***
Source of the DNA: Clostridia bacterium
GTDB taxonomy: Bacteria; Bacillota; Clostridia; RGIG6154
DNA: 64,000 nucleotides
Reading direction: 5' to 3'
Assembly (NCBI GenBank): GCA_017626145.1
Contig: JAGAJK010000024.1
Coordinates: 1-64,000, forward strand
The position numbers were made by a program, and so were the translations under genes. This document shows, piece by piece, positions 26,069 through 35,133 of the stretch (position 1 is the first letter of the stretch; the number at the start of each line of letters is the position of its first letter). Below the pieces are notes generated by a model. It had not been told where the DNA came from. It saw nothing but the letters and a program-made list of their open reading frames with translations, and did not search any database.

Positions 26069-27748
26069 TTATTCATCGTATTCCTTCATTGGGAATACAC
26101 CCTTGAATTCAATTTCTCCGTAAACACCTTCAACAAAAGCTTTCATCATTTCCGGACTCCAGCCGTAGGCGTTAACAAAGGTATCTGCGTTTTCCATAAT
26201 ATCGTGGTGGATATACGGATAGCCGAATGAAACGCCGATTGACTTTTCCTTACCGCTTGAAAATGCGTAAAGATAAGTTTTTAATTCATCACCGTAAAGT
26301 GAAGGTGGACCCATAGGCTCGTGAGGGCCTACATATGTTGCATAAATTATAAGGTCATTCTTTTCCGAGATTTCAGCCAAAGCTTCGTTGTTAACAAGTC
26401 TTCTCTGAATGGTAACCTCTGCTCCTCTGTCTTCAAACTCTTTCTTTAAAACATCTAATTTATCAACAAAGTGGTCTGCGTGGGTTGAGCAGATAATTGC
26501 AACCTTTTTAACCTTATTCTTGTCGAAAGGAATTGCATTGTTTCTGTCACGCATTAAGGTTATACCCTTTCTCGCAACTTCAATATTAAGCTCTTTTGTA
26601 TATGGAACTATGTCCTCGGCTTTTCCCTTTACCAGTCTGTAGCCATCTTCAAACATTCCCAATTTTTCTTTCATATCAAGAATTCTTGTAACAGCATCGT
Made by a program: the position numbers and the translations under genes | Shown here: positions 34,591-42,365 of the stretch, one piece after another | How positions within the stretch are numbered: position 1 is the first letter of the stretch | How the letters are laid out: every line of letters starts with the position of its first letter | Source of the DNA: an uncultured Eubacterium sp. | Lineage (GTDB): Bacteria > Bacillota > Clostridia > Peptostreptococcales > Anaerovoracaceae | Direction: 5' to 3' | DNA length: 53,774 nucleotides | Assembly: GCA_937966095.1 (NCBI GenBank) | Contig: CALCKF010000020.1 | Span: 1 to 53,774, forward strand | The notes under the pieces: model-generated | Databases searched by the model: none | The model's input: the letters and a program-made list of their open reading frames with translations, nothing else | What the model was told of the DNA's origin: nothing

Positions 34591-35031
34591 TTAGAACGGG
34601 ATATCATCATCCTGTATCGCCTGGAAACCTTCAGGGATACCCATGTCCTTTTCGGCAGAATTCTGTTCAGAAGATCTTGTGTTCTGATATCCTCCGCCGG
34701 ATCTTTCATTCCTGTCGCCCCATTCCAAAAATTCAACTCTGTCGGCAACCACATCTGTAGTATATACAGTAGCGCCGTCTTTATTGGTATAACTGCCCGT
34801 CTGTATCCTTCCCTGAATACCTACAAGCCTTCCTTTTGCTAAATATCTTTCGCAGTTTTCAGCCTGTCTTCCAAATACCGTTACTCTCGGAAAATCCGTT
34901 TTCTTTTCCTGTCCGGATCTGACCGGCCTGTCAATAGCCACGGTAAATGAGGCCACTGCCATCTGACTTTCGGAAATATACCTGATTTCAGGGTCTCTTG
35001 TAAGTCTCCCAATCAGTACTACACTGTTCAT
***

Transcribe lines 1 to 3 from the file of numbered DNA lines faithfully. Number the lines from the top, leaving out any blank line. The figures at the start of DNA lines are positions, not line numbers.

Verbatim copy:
Source of the DNA: Clostridia bacterium
GTDB taxonomy: Bacteria; Bacillota; Clostridia; RGIG6154
DNA: 64,000 nucleotides